It will then ask you to change the root password (skip if already set), remove the anonymous user, and disable remote root login.

removing anonymous user and disabling remote root login in mysql

Finally, confirm the test user's removal and refresh the privileges tables to apply the changes.

removing the test database in mysql

Step 5: Create Database for MediaWiki

Now that MariaDB is secure, you can move forward to create a database that MediaWiki will use for storing logins, documents, file paths, etc. Thus, start by logging into the MariaDB server with this command:

$ sudo mariadb -u root -p

Then execute the following command to create a new database, MySQL user, grant the user access to the created database, and then flush the privileges to apply changes. While you may change the database name and MySQL user (highlighted in green), you should definitely change the password for the MySQL user (highlighted in red).

CREATE DATABASE mediawikidb;
CREATE USER mediawiki@localhost IDENTIFIED BY 'yoursecurepassword';
GRANT ALL ON mediawikidb.* TO mediawiki@localhost WITH GRANT OPTION;

You can now exit the MariaDB interpreter by running quit:

creating database for mediawiki

Step 6: Setup MediaWiki

Apache, PHP, and MariaDB are ready. You can now move to the default root directory of the webserver and download the MediaWiki source file using the following wget command, which will download the "1.41.1" version. For future releases, check the release page and download the respective version, or replace the occurrence of "1.41.1" in the following command.

$ cd /var/www/html/
$ sudo curl -O


downloading mediawiki source file

Once the download is complete, extract the MediaWiki source file and move all its contents to the root directory of your web server.

$ sudo tar -xvzf mediawiki-*.tar.gz && sudo mv mediawiki-*/* .


extracting the content of mediawiki

Step 7: Secure MediaWiki with HTTPS

The step involves securing your MediaWiki with HTTPS protection; if you are already using HTTPS protection from Cloudflare or performing these steps on localhost, you can skip this method and proceed to the next one.

Otherwise, open your terminal and execute the following command to install certbot and python3-certbot-apache packages.

$ sudo apt install certbot python3-certbot-apache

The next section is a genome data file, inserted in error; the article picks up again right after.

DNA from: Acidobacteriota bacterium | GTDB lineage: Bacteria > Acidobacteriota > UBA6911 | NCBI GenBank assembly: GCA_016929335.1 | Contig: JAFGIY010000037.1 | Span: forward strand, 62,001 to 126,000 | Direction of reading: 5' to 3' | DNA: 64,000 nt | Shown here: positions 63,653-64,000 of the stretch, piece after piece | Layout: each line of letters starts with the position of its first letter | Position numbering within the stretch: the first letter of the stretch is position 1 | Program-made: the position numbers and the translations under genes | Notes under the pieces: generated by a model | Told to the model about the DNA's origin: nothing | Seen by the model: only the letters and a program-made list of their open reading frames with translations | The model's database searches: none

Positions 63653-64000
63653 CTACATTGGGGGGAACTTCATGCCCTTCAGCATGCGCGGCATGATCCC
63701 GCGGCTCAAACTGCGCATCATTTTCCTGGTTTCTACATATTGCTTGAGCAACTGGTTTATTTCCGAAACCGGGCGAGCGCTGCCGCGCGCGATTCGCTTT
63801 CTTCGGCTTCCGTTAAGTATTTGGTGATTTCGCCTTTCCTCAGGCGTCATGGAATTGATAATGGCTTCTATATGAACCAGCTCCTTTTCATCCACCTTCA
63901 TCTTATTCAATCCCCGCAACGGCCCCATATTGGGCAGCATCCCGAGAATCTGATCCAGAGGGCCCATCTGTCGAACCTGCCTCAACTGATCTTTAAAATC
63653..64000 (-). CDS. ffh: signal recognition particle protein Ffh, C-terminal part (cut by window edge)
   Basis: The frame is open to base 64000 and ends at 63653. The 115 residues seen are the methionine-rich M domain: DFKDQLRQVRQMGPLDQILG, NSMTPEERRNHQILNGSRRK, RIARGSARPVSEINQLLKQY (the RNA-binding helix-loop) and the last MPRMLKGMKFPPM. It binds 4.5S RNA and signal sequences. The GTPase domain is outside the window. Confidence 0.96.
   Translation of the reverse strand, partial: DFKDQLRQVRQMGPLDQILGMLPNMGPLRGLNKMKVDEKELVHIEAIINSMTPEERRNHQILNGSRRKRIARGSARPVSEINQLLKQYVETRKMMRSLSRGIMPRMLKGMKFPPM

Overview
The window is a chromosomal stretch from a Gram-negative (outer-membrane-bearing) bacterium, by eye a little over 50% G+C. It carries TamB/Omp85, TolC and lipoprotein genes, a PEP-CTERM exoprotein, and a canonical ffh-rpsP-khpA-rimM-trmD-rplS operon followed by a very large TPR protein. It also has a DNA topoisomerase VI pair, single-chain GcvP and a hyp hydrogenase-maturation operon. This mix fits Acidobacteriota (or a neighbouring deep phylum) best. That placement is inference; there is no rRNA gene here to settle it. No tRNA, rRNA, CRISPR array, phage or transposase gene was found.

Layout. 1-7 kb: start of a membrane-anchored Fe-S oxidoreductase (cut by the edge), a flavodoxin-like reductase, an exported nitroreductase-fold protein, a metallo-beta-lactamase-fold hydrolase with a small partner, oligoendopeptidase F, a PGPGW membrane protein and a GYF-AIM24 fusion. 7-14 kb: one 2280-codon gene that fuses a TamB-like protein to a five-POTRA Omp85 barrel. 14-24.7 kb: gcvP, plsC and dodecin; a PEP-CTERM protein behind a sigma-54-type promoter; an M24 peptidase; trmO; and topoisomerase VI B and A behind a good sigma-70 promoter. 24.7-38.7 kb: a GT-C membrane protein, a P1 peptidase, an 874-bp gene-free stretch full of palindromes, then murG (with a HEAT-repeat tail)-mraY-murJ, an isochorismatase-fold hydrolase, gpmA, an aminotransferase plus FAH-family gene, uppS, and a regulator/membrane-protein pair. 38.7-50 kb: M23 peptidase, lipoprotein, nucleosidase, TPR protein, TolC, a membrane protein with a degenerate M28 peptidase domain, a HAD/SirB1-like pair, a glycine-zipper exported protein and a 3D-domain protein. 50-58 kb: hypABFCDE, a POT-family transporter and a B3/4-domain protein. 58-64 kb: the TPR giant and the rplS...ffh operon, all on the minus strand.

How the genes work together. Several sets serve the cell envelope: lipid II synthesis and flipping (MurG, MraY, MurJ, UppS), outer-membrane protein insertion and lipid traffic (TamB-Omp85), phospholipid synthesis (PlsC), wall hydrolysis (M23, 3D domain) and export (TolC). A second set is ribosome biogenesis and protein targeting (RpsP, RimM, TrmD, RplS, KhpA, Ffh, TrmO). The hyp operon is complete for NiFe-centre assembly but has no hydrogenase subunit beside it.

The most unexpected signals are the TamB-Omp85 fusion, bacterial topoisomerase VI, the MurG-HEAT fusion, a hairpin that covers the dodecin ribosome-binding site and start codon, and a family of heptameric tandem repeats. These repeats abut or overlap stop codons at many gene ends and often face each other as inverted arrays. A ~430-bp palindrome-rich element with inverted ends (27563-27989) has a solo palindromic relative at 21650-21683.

Then obtain a new SSL certificate for your domain.

$ sudo certbot --apache -d

Step 8: Configure MediaWiki

This is the final step. Open your browser and visit your MediaWiki using your domain name, or localhost if you are performing these steps on a local machine.



When you visit it for the first time, you will encounter the following page, where you must click the "set up the wiki" link and begin the configuration.

mediawiki home page

Select your preferred language for MediaWiki and click Continue.

setting language for mediawiki

Select Continue to agree to the MediaWiki license terms.

accepting the terms of mediawiki

Input the database details you used when creating in step five, then click Continue.

connecting mariadb database with mediawiki

Leave this setting as default and click Continue.

creating tables for mediawiki

Input a new name for your wiki and set up a new administrator account by entering the username, password (twice), email address, and then proceed by clicking Continue.

creating new admin account in mediawiki

On this page, it asks for a few additional settings that you can customize according to your preferences. If you ask for my advice, try changing the theme to something different, and when you're ready, click on Continue.

mediawiki additional settings

Click Continue to confirm the installation.

confirming the mediawiki installation

Once the installation and configuration are complete, click on Continue again.

installation done

The "LocalSettings.php" file will now automatically be downloaded, and you'll need to move it to the default root directory of your web server where you extracted the MediaWiki source file.

mediawiki localsetting configuration file

If you're using a cloud server, upload it as you wish, then ensure the file is moved to the root directory of the webserver. For example, if I saved the "LocalSettings.php" file in the "~/Downloads/" directory, the command to transfer it to the MediaWiki installation directory would appear like this:

moving mediawiki configuration to webserver root directory

Once you've finished moving the file, you can revisit the MediaWiki home page.

mediawiki home page

You can now start using MediaWiki by logging into your admin account.

logging into mediawiki account

Phew, we've finally completed it! Undoubtedly, this would be my largest article yet. I hope you found the instructions in this article simple to follow and were able to set up MediaWiki on Ubuntu 24.04 effortlessly.